MacHardy History, Family Crest & Coats of Arms

Scotland's coastal mountains and Hebrides islands were known in ancient times as the kingdom of Dalriada. The name MacHardy evolved there as a nickname for a brave person. This surname is a nickname, which belongs to the category of hereditary surnames. Nicknames form a broad and miscellaneous class of surnames, and can refer directly or indirectly to one's personality, physical attributes, mannerisms, or even their habits of dress. The surname MacHardy comes from the Old French and Old English word hardi, which means brave. [1]

Another source claims that the name was originally Norman as the Magni Rotuli Scaccarii Normanniae lists Roger, Hunfrid, Robert and Nicholas Hardi in Normandy, 1180-1195. [2]

Early Origins of the MacHardy family

The surname MacHardy was first found in Lanarkshire (Gaelic: Siorrachd Lannraig) a former county in the central Strathclyde region of Scotland, now divided into the Council Areas of North Lanarkshire, South Lanarkshire, and the City of Glasgow.

"The home county of the MacHardies is the Highlands of Aberdeenshire and the immediate neighborhood north and south, but with some few unimportant exceptions they did not own land on Deeside. They were, however, numerous and influential. The Strathdon branch counted themselves of the Clan Chattan and followed Macintosh as their chief. Dr. Macbain suggested that the name came from Pictish Gartnaigh, pronounced Gratney, a well-known name of old in Mar. (There was an earl of Mar called Gartney or Gratney about 1300.) He thinks it was developed to MacCardney or MacCarday, and ultimately before 1587 to MacHardy." [3]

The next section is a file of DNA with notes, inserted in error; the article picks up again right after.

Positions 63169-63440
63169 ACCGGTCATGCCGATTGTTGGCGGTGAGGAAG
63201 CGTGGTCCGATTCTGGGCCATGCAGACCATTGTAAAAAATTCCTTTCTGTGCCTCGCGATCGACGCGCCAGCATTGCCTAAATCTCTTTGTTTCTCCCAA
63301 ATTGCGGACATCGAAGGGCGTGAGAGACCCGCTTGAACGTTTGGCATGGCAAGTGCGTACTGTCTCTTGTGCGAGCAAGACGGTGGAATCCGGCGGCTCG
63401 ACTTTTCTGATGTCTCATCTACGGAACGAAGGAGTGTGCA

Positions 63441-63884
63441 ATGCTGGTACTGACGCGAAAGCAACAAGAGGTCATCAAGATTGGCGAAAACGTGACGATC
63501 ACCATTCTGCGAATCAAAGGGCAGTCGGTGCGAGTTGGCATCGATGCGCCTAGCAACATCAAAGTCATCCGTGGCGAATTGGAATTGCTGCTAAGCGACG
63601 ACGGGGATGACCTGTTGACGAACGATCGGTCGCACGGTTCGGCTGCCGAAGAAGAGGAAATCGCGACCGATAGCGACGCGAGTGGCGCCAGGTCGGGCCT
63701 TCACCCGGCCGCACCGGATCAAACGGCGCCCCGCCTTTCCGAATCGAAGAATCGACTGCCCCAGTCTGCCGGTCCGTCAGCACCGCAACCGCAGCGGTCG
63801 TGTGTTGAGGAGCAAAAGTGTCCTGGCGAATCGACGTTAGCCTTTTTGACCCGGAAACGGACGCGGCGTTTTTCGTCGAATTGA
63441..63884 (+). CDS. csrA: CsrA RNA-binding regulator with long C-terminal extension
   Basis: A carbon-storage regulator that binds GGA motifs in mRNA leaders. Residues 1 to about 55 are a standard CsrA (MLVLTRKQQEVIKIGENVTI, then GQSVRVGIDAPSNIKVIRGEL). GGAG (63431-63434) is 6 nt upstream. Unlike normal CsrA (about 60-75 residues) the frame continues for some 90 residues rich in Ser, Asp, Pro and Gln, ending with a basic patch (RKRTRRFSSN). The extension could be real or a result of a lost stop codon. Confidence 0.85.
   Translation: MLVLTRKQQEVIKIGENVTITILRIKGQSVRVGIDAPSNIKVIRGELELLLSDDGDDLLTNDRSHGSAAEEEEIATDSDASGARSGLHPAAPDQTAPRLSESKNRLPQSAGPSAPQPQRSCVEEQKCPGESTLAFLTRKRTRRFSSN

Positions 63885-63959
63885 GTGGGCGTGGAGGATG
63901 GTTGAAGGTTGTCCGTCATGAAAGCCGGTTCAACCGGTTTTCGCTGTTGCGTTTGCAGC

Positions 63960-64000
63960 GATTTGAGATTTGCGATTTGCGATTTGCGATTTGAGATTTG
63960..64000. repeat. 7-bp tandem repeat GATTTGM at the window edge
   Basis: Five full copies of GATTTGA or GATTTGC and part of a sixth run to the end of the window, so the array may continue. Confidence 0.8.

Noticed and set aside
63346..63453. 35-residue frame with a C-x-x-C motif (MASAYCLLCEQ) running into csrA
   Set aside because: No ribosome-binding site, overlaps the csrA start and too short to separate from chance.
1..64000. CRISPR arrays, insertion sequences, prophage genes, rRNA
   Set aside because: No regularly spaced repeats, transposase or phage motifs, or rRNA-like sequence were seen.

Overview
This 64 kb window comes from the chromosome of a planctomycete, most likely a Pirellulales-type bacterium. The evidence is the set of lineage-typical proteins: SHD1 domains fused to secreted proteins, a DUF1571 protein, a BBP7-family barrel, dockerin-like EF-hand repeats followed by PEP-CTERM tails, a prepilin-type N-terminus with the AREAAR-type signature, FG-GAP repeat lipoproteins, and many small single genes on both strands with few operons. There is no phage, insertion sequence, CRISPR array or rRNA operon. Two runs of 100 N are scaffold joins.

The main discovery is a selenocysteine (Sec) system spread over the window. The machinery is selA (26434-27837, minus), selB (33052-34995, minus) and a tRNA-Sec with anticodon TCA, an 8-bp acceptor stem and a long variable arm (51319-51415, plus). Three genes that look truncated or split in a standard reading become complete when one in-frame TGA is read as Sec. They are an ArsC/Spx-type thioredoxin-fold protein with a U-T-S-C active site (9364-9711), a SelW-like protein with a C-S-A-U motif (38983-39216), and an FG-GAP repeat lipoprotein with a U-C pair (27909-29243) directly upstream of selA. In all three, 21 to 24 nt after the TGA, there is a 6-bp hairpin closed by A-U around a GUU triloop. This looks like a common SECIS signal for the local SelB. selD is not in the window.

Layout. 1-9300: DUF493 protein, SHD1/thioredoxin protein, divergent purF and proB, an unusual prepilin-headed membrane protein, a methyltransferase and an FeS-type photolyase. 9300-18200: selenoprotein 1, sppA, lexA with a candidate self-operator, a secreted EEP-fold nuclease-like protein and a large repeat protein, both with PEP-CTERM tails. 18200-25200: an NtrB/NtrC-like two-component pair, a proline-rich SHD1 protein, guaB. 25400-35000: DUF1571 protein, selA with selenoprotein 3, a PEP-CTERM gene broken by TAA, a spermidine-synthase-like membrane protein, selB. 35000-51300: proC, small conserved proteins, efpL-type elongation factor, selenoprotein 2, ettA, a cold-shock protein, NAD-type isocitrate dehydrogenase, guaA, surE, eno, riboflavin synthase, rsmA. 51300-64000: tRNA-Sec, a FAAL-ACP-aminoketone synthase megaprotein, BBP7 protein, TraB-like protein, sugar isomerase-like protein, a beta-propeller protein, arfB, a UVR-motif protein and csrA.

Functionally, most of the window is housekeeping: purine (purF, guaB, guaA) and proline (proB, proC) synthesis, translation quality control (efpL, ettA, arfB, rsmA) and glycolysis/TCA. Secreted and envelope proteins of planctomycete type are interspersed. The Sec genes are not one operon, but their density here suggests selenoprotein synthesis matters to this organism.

Further to the south in England, the root of the name was more often than not found. The Hundredorum Rolls of 1273 listed Thomas Hardi (with no place of origin) and later, Thomas Hardy was listed in the Yorkshire Poll Tax Rolls of 1379. [4]

"We learn from the Hundred Rolls that six centuries ago, Hardi or Hardy was also an east country name, occurring then in the counties of Norfolk, Beds, Cambridge, Hunts, etc. " [5]

Over in Ireland, "the ubiquitous English surname Hardy in Ireland often conceals an ancient Gaelic Irish name MacGiolla Deacair. Deacair is the Irish word for hard. The early Anglicized form of this name was Macgilledogher. This is now obsolete and in the absence of a reliable pedigree, or at least of a well established family tradition, it is not possible to distinguish between Hardys of English and Hardys of Irish origin. " [6]

The famous English novelist and poet Thomas Hardy (1840-1928), hailed from Stinsford, Dorset, England where his father Thomas Hardy (1811-1892) worked as a stonemason and local builder.

Early History of the MacHardy family

This web page shows only a small excerpt of our MacHardy research. Another 259 words (18 lines of text) covering the years 1296, 1560, 1633, 1676, 1696, 1505, 1529, 1519, 1566, 1633, 1643, 1586, 1613, 1643, 1618, 1670, 1618, 1636, 1691, 1666, 1732, 1606, 1667, 1682, 1666, 1680, 1744, 1666, 1732, 1651, 1705, 1606, 1667, 1797 and are included under the topic Early MacHardy History in all our PDF Extended History products and printed products wherever possible.

MacHardy Spelling Variations

Spelling in the medieval era was a highly imprecise process. Translation, particularly from Gaelic to English, was little better. For these reasons, early Scottish names are rife with spelling variations. In various documents MacHardy has been spelled Hardy, Hardie, Hardey, MacHardy and others.

Early Notables of the MacHardy family (pre 1700)